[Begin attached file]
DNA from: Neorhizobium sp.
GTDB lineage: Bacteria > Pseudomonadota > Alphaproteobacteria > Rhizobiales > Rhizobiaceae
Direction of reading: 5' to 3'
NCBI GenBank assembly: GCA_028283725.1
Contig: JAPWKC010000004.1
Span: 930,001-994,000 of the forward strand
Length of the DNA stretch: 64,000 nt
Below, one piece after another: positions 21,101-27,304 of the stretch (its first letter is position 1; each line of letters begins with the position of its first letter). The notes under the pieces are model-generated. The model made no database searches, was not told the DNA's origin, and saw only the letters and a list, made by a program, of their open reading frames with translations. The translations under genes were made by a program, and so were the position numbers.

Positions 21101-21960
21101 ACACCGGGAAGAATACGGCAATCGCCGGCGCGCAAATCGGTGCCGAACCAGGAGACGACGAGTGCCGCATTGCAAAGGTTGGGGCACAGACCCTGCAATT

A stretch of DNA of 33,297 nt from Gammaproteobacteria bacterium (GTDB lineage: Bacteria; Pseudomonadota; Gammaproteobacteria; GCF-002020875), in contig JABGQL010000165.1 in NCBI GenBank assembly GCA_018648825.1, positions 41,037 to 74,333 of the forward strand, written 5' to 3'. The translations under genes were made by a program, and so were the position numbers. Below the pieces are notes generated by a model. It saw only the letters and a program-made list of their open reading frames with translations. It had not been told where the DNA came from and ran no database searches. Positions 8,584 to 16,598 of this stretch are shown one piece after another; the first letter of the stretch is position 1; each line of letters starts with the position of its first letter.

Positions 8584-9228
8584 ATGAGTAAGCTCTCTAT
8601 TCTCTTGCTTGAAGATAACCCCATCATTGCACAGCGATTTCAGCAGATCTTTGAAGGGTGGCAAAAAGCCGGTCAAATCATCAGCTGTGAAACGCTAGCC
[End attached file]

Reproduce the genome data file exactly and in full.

DNA from: Neorhizobium sp.
GTDB lineage: Bacteria > Pseudomonadota > Alphaproteobacteria > Rhizobiales > Rhizobiaceae
Direction of reading: 5' to 3'
NCBI GenBank assembly: GCA_028283725.1
Contig: JAPWKC010000004.1
Span: 930,001-994,000 of the forward strand
Length of the DNA stretch: 64,000 nt
Below, one piece after another: positions 21,101-27,304 of the stretch (its first letter is position 1; each line of letters begins with the position of its first letter). The notes under the pieces are model-generated. The model made no database searches, was not told the DNA's origin, and saw only the letters and a list, made by a program, of their open reading frames with translations. The translations under genes were made by a program, and so were the position numbers.

Positions 21101-21960
21101 ACACCGGGAAGAATACGGCAATCGCCGGCGCGCAAATCGGTGCCGAACCAGGAGACGACGAGTGCCGCATTGCAAAGGTTGGGGCACAGACCCTGCAATT

A stretch of DNA of 33,297 nt from Gammaproteobacteria bacterium (GTDB lineage: Bacteria; Pseudomonadota; Gammaproteobacteria; GCF-002020875), in contig JABGQL010000165.1 in NCBI GenBank assembly GCA_018648825.1, positions 41,037 to 74,333 of the forward strand, written 5' to 3'. The translations under genes were made by a program, and so were the position numbers. Below the pieces are notes generated by a model. It saw only the letters and a program-made list of their open reading frames with translations. It had not been told where the DNA came from and ran no database searches. Positions 8,584 to 16,598 of this stretch are shown one piece after another; the first letter of the stretch is position 1; each line of letters starts with the position of its first letter.

Positions 8584-9228
8584 ATGAGTAAGCTCTCTAT
8601 TCTCTTGCTTGAAGATAACCCCATCATTGCACAGCGATTTCAGCAGATCTTTGAAGGGTGGCAAAAAGCCGGTCAAATCATCAGCTGTGAAACGCTAGCC